The role of chemical elements to ensure and promote our health is undisputed. Some of them are essential for plants, animals and human, others can cause diseases. The major source of mineral constituents is food, drinking water has a minor contribution to it, so the knowledge of elemental intake through food is crucial and needs continuous moni...toring and by this way it promotes the food quality assurance and dietetics.
With the evolution of spectroscopic methods increasingly lower concentrations could be determined, so the elemental composition of a sample could be more precisely and fully described. Due to the results the gathered knowledge up to the present is supported and new observations can be done helping us to understand such complex systems as biological organisms are.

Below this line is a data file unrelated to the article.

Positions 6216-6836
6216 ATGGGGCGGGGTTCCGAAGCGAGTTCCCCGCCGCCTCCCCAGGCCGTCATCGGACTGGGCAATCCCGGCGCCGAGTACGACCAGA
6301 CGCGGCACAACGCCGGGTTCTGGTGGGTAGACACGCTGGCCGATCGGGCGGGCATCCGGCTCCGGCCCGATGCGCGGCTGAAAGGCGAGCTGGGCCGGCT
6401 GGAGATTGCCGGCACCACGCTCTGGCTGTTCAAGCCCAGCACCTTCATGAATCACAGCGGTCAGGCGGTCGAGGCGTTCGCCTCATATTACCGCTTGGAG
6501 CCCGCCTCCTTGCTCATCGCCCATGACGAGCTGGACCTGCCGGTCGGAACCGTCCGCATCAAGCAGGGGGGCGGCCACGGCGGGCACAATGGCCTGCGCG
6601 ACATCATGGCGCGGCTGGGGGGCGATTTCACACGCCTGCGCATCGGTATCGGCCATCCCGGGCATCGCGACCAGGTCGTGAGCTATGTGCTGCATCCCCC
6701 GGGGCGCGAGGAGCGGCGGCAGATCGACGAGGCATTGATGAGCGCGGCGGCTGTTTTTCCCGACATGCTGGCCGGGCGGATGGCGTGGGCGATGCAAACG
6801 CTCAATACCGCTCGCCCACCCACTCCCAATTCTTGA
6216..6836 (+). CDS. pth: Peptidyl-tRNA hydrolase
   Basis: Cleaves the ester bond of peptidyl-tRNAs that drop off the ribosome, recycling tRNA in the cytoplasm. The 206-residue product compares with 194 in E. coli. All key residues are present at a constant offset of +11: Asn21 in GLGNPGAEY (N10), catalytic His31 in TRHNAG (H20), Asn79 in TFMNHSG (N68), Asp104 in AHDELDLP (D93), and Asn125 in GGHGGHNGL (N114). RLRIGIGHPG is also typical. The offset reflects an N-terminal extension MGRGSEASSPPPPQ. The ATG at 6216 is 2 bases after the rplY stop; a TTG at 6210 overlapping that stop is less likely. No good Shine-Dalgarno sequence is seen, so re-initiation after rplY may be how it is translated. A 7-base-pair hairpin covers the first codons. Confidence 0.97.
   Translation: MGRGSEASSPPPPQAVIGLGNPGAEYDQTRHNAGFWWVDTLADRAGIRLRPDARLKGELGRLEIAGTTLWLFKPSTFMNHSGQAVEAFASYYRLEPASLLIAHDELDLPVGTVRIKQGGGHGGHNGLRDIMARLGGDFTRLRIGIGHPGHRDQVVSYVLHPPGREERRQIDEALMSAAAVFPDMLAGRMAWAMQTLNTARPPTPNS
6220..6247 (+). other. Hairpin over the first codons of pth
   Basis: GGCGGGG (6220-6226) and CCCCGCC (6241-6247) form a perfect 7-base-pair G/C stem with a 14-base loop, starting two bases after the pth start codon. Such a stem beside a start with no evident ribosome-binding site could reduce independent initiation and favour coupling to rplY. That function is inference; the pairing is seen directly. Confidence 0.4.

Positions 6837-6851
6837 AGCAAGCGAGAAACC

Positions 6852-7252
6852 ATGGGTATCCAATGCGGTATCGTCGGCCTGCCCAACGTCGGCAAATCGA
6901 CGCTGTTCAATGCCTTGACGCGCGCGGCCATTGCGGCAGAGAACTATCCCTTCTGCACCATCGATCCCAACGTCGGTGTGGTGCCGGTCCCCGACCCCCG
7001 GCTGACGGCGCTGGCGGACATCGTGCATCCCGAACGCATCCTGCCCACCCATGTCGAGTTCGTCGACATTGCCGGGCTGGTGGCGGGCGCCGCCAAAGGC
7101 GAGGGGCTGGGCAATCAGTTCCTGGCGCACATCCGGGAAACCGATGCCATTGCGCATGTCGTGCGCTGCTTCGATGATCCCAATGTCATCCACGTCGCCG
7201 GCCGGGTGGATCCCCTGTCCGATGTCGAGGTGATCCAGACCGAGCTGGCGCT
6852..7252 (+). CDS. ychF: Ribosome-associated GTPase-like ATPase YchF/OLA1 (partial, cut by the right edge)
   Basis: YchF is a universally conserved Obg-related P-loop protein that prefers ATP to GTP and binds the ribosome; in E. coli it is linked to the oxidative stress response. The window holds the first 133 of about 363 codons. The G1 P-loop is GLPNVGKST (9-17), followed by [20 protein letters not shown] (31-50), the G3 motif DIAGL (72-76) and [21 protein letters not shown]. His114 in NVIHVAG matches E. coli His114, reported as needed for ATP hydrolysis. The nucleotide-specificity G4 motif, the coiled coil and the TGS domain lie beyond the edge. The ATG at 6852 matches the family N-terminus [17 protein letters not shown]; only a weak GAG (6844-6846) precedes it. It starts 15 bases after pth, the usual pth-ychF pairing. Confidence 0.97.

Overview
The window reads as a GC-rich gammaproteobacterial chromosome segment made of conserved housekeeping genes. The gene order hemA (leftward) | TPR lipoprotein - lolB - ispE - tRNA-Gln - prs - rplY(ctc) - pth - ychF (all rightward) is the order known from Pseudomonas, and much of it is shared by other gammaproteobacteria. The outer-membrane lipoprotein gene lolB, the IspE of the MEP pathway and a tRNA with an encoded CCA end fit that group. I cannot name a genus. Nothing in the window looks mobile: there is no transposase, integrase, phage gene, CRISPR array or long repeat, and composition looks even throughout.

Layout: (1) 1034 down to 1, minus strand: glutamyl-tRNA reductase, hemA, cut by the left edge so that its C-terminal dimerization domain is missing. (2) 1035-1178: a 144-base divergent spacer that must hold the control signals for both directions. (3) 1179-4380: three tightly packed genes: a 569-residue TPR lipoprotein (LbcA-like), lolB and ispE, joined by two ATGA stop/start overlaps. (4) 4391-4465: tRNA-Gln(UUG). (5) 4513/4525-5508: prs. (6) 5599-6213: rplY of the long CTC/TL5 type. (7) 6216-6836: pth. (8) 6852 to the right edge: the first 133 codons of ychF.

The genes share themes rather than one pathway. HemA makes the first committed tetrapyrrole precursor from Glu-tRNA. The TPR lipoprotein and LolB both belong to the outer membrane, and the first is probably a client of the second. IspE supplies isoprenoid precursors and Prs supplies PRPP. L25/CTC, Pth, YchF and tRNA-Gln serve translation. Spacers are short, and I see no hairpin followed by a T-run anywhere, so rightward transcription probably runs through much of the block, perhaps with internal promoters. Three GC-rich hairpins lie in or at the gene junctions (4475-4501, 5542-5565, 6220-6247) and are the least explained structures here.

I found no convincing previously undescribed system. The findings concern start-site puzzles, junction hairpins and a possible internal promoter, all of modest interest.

The quality of a food is determined by the full process of its production, consequently it starts with agricultural production so elemental-analysis usually cover the whole soil – plant – (animal) – food chain, by this way the „Fork-to-Farm” precept is true in elemental analysis field also.
The history of elemental analysis in the University of Debrecen, Centre for Agricultural and Applied Economic Sciences, Faculty of Agricultural and Food Sciences and Environmental Management, Institute of Food Processing, Quality Assurance and Microbiology goes back to 1980s when the so called Regional Measurement Central gave the background for research. The continuous deployment resulted in an obtain of an inductively coupled plasma atomic emission spectrometer (ICP-AES) in 1988, which extended the scope of examinations due to its excellent performance characteristics